Jeremy Irons of The Lion King fame has been cast as Alfred Pennyworth in Zack Snyder's forthcoming Man of Steel sequel, tentatively titled Batman vs. Superman. "As everyone knows, Alfred is Bruce Wayne's most trusted friend, ally and mentor, a noble guardian and father figure," director Zack Snyder said. "He is an absolutely critical element in the intricate infrastructure that allows Bruce Wayne to transform himself into Batman. It is an honor to have such an amazingly seasoned and gifted actor as Jeremy taking on the important role of the man who mentors and guides the guarded and nearly impervious façade that encapsulates Bruce Wayne." But what kind of Alfred Pennyworth might we see?
In more distant past, on both Batman '66 and then the Tim Burton/Joel Schumacher film series, Alfred was very much a gentleman's gentleman: elderly, quiet and with a sense of humor that was sometimes wry but rarely sarcastic, while Michael Caine took on a more fatherly role with Bruce in the Christopher Nolan films. Speaking his mind, teasing "Master Bruce" a little and ultimately leaving when he couldn't take the whole "Batman" thing anymore, Caine's Alfred was a very different take on the character--and was so rounded and interesting that it likely played a big role in getting somebody of Irons's caliber to take meetings for the role formerly known just as "Batman's butler." Fun fact: While Irons recently played monarch Henry IV in a miniseries on British television that co-starred Thor's Tom Hiddleston, the late Alan Napier (who played Alfred in Batman on television in the '60s) actually was related to former British Prime Minister Neville Chamberlain. Irons has a strength and authority to his presence that doesn't necessarily sit well with being "just a butler." It's likely that, again, a paternal side of the character may be in evidence when we see the way he interacts with Ben Affleck's Bruce Wayne, but it seems likely that the changes may go even deeper than that. In Geoff Johns and Gary Frank's Batman: Earth One, Alfred takes on the role of Bruce's guardian not after having been the family butler, but after having been a family friend and a former Royal Marine. A steely-eyed and layered interpretation of the character, Johns's rendition felt (as most of the Earth One material has so far) as though it was being written with an eye toward a screen adaptation. While that never happened with J. Michael Straczynski and Shane Davis's Superman: Earth One as many expected it to, the difference here might be Geoff Johns.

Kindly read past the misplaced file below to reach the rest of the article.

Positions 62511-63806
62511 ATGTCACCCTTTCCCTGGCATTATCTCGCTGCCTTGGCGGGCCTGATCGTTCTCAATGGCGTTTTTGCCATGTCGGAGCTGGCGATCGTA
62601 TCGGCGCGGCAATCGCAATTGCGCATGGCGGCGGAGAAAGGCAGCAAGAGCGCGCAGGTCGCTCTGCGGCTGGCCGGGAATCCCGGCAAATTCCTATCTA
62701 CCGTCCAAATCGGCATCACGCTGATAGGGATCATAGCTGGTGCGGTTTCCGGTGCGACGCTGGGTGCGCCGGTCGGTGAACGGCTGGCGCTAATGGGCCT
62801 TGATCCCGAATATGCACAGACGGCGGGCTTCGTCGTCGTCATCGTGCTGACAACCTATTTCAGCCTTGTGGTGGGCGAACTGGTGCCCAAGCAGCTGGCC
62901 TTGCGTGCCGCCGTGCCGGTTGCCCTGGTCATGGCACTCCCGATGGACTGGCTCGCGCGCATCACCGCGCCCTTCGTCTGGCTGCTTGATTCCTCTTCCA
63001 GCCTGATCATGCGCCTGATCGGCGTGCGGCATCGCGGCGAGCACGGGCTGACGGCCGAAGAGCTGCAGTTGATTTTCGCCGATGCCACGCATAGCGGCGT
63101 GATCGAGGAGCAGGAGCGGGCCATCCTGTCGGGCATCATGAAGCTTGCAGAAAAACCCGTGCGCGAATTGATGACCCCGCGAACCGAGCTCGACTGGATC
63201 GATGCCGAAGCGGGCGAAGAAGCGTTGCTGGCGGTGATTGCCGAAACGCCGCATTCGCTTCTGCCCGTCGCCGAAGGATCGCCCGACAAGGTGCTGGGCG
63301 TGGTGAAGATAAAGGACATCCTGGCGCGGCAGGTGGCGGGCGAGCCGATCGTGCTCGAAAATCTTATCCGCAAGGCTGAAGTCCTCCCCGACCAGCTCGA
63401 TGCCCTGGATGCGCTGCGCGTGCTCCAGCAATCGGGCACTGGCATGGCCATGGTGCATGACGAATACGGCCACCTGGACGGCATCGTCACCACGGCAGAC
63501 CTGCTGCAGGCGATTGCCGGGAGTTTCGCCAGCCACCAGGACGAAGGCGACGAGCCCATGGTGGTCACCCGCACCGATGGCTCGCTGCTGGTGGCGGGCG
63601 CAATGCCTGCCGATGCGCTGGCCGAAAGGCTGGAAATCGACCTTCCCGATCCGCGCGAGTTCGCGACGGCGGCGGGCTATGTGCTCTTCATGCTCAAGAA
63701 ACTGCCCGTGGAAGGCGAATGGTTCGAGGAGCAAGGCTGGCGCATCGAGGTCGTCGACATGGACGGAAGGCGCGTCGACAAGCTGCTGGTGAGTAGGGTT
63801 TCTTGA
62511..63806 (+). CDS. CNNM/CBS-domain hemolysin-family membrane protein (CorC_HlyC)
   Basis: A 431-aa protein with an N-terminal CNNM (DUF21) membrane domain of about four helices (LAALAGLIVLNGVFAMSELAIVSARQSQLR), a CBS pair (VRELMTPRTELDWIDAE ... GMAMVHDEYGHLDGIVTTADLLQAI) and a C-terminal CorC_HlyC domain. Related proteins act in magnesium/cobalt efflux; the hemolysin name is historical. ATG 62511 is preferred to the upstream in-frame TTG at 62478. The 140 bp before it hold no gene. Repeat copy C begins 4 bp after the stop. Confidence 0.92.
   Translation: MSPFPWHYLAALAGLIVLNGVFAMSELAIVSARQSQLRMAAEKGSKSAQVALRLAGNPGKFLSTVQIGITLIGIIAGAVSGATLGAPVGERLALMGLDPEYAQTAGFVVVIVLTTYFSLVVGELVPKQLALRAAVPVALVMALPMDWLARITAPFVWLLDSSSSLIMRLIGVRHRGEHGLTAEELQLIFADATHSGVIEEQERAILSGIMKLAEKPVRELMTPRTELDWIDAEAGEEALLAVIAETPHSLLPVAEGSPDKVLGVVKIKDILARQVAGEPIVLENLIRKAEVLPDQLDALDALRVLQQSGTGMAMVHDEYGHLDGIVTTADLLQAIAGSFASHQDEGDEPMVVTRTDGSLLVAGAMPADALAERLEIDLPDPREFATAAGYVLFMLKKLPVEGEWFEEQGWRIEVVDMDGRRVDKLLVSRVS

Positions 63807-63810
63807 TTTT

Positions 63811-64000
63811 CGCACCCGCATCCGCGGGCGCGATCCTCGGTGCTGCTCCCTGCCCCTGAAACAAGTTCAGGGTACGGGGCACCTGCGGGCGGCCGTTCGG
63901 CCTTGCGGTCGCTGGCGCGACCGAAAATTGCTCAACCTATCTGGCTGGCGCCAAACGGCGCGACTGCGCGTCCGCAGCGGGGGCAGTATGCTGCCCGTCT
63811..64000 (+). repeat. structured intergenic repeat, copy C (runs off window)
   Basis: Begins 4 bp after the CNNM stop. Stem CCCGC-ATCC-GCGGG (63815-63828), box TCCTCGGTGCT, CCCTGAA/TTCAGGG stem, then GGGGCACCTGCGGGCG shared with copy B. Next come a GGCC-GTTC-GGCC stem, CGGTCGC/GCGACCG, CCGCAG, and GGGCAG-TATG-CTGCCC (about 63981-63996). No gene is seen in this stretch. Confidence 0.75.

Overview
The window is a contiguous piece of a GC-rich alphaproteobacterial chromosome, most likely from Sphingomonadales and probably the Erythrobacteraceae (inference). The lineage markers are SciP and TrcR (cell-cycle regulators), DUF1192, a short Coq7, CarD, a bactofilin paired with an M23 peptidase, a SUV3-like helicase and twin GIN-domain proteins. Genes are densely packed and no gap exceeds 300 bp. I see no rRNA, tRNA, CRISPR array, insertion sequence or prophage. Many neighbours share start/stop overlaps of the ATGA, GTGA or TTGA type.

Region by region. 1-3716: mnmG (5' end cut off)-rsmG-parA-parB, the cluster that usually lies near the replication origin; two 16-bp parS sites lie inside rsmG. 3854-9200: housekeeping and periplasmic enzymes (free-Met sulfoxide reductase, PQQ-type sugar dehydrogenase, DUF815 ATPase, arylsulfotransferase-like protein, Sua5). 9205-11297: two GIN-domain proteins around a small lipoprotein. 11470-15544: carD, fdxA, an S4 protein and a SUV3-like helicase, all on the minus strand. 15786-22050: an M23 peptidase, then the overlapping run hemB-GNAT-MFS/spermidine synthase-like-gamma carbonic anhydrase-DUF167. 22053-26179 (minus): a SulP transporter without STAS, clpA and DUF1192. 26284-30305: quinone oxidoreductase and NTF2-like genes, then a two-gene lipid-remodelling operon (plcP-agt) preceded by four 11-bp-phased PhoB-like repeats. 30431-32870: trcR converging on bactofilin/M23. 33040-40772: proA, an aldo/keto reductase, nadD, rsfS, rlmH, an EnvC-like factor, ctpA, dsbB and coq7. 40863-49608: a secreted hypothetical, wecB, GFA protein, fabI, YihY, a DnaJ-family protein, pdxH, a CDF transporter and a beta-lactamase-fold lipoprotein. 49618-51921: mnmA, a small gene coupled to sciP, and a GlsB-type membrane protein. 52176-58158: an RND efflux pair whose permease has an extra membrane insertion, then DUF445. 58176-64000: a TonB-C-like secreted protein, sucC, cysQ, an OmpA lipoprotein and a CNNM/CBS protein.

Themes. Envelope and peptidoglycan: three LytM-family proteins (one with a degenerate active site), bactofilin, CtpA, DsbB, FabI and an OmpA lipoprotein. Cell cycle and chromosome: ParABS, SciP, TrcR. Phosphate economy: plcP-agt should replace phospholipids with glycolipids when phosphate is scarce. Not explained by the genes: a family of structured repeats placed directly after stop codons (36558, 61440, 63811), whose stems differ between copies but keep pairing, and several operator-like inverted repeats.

Johns, of course, is the Chief Creative Officer of DC Entertainment, and has been working for some time in their Burbank offices. If there's anyone better to feed ideas to Hollywood, or to guide the comics in the direction he knows Warner Bros. needs, I'd be hard-pressed to know who that is. When we first see him in Batman: Earth One, Alfred looks nothing at all like a butler; in fact, when we first saw unlettered preview art, I joked that he appeared to be an Armenian arms smuggler or the killer-of-the-week on Fox's Bones. It's a look, actually, that's pretty Irons-friendly, although it wouldn't necessarily have occurred to you when reading it through the first time. You can be darn sure, though, that scenes like the one at right will be reimagined by fans with Ben Affleck and Jeremy Irons in the roles, when Johns and Frank's Batman: Earth One Volume 2 finally hits. It's hard to picture why else they would get Irons, in fact, than going this route. The testosterone-and-violence-soaked world of a Zack Snyder movie is the perfect place for an Alfred who used to be Special Forces and wants to rumble into Metropolis and kick some ass as bad as Batman does. Particularly with a slightly older Batman (Affleck is 41 to Irons's 65), it seems a new relationship dynamic between the two seemed needed. Just copying what Michael Caine did in a critically-acclaimed performance would likely have served nobody, and after elevating the character to a significant personality, it's hard to picture them going back to a quiet and reserved old man in white gloves. Some of the most memorable Alfred stories seem very unlikely to pop up. Why bring in somebody like Irons just to put him at death's door, after all? And while the dynamic of having him torn between Dick Grayson and Bruce Wayne (if the reports of the pair being estranged are indeed true) could be interesting, the prospect of having him abandon Bruce (a la the post-Knightfall story that led to the first Nightwing miniseries in the '90s) would seem redundant. What could be interesting is to finally take on The Outsider, although that would have to be a solo Batman film. Lex and The Outsider--two human villains--wouldn't be much of a challenge for a combined Superman, Batman and Wonder Woman.